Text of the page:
Shaheen Bagh protest: Public spaces cannot be occupied indefinitely, rules Supreme Court

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October 7, 2020 1:19 PM

The Supreme Court said that it appreciates the right to peacefully protest but it can be allowed at designated places only

The sit-in protest at Shaheen Bagh against the amendments to the citizenship law cleared by Parliament began on December 15. (File photo: PTI)

Democracy and dissent go hand in hand but protests must be carried out only in the designated areas, the Supreme Court said today, ruling that occupation of public spaces, like the one witnessed during the Shaheen Bagh blockade, cannot be allowed. In its verdict on a clutch of petitions related to the Shaheen Bagh sit-in protest, a three-judge SC bench comprising Justices SK Kaul, Krishna Murari and Hrishikesh Roy pulled up the administration and the Delhi Police for failing to keep public spaces free from such obstruction.

“Public places cannot be occupied indefinitely. Dissent and democracy go hand in hand but protests must be carried out in designated area… Such kind of occupation of public place for protests is not acceptable,” the top court said. The court further observed that it is the duty of the administration to remove such road blockades and the court’s intervention was warranted by the inaction of the administration in the matter. The petitions had called for a decision on whether an indefinite period of protests in a common area that creates inconvenience for others can be allowed.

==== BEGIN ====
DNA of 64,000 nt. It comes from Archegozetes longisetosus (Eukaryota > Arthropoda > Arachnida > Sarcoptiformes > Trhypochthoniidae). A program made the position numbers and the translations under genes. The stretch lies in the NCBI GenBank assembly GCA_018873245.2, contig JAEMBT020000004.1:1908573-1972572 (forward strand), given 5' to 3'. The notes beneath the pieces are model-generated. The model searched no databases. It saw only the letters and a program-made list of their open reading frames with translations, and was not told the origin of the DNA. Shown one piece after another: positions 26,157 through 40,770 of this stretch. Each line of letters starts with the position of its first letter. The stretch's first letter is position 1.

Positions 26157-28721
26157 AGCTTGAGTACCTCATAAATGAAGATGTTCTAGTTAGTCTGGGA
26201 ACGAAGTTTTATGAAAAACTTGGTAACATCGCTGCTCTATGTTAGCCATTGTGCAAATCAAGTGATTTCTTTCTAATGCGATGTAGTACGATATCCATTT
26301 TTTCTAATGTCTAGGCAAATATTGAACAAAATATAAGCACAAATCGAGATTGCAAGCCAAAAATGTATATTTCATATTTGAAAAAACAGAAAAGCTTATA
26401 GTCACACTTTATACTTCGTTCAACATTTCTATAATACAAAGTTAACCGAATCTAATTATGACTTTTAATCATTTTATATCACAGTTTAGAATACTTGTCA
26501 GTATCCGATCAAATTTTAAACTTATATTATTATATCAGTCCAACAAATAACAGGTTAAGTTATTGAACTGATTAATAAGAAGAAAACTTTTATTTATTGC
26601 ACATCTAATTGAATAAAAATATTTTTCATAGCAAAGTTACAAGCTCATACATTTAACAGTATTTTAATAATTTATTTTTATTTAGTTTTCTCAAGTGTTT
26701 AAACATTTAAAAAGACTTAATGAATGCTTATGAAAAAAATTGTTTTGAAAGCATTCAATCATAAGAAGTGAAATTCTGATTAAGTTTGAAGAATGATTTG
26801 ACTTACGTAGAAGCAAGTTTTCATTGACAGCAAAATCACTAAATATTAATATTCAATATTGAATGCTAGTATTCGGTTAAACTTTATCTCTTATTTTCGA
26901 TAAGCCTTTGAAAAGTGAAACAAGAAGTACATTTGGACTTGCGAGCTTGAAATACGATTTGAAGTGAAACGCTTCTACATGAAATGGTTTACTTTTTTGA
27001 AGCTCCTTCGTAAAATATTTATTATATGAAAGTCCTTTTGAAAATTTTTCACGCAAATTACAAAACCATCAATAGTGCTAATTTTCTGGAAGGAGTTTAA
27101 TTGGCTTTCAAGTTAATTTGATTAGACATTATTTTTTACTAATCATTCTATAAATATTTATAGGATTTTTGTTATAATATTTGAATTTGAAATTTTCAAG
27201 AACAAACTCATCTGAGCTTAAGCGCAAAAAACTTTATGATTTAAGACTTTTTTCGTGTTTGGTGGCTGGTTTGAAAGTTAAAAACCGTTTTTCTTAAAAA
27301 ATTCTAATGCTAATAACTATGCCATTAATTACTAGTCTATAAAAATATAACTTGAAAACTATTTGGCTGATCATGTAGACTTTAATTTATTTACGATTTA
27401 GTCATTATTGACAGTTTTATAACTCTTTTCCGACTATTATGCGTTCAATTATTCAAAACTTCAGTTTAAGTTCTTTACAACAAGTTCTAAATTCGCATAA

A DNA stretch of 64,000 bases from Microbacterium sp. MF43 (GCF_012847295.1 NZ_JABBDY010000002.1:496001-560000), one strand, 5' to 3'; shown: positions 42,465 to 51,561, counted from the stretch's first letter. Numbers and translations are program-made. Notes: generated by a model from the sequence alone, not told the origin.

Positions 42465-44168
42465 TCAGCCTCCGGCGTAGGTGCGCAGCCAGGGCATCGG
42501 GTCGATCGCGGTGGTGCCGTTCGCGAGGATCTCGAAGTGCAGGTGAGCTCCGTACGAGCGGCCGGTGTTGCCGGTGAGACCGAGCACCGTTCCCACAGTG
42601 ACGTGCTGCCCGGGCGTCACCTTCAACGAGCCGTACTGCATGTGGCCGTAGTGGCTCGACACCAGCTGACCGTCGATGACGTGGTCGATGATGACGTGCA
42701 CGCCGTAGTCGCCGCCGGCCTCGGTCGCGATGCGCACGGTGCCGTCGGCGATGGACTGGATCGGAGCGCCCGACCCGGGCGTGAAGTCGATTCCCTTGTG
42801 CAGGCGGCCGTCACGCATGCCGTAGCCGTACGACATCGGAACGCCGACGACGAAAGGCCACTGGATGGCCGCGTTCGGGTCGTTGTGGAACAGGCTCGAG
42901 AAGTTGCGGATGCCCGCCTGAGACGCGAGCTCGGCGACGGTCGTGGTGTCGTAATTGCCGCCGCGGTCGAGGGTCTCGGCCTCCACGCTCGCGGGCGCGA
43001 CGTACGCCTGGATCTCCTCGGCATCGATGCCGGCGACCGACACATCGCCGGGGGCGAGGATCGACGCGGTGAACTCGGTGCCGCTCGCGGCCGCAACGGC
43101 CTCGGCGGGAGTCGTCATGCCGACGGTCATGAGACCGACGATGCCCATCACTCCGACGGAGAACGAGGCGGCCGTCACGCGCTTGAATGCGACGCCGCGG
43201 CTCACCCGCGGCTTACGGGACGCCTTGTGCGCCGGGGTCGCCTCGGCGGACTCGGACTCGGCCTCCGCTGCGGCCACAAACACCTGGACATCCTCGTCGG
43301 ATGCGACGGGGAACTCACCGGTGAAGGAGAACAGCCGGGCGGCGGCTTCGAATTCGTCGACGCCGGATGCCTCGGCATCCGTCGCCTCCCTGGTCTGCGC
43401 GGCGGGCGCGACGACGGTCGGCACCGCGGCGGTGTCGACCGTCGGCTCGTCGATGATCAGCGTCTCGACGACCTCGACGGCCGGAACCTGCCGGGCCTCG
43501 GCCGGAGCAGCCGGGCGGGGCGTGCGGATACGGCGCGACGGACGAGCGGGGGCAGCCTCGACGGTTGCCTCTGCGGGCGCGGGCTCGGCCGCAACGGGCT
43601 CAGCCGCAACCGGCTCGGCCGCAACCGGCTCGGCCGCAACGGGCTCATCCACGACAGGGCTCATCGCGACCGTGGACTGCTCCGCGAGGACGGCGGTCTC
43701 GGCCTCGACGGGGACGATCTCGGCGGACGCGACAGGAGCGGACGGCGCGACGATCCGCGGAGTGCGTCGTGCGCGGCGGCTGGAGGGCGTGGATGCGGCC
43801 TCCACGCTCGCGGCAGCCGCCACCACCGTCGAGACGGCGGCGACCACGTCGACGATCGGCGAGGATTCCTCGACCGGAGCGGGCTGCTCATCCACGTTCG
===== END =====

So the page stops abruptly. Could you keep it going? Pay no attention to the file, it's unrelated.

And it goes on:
The sit-in protest at Shaheen Bagh against the amendments to the citizenship law cleared by Parliament began on December 15. It went on for over 100 days, blocking the movement of traffic on the busy intersection in Southeast Delhi. The blockade was eventually cleared by the Delhi Police on March 23 following the imposition of restrictions on the assembly of people in the wake of the coronavirus pandemic.

“We appreciate the right to peacefully protest and it can be at designated places only,” the court further observed in its verdict.

The court had on September 21 reserved its verdict at the last hearing in the matter with an observation that the right to protest needs to be balanced with the people’s right to use public spaces. “We have to balance the right to protest and blocking of roads. In a parliamentary democracy, protests can happen in parliament and on roads. But on roads, it has to be peaceful,” the bench had noted, adding that there cannot be a universal policy since circumstances may vary from case-to-case.

The Shaheen Bagh protest had become the epicenter of the anti-CAA agitation and sparked several such blockades and sit-ins in various parts of the country. The top court today stressed that the occupation of public places indefinitely, whether in Shaheen Bagh or elsewhere, cannot be allowed. “These sort of protests (like Shaheen Bagh) are not acceptable and authorities should act… The administration cannot wait for orders from the court to clear the protest sites,” it said.

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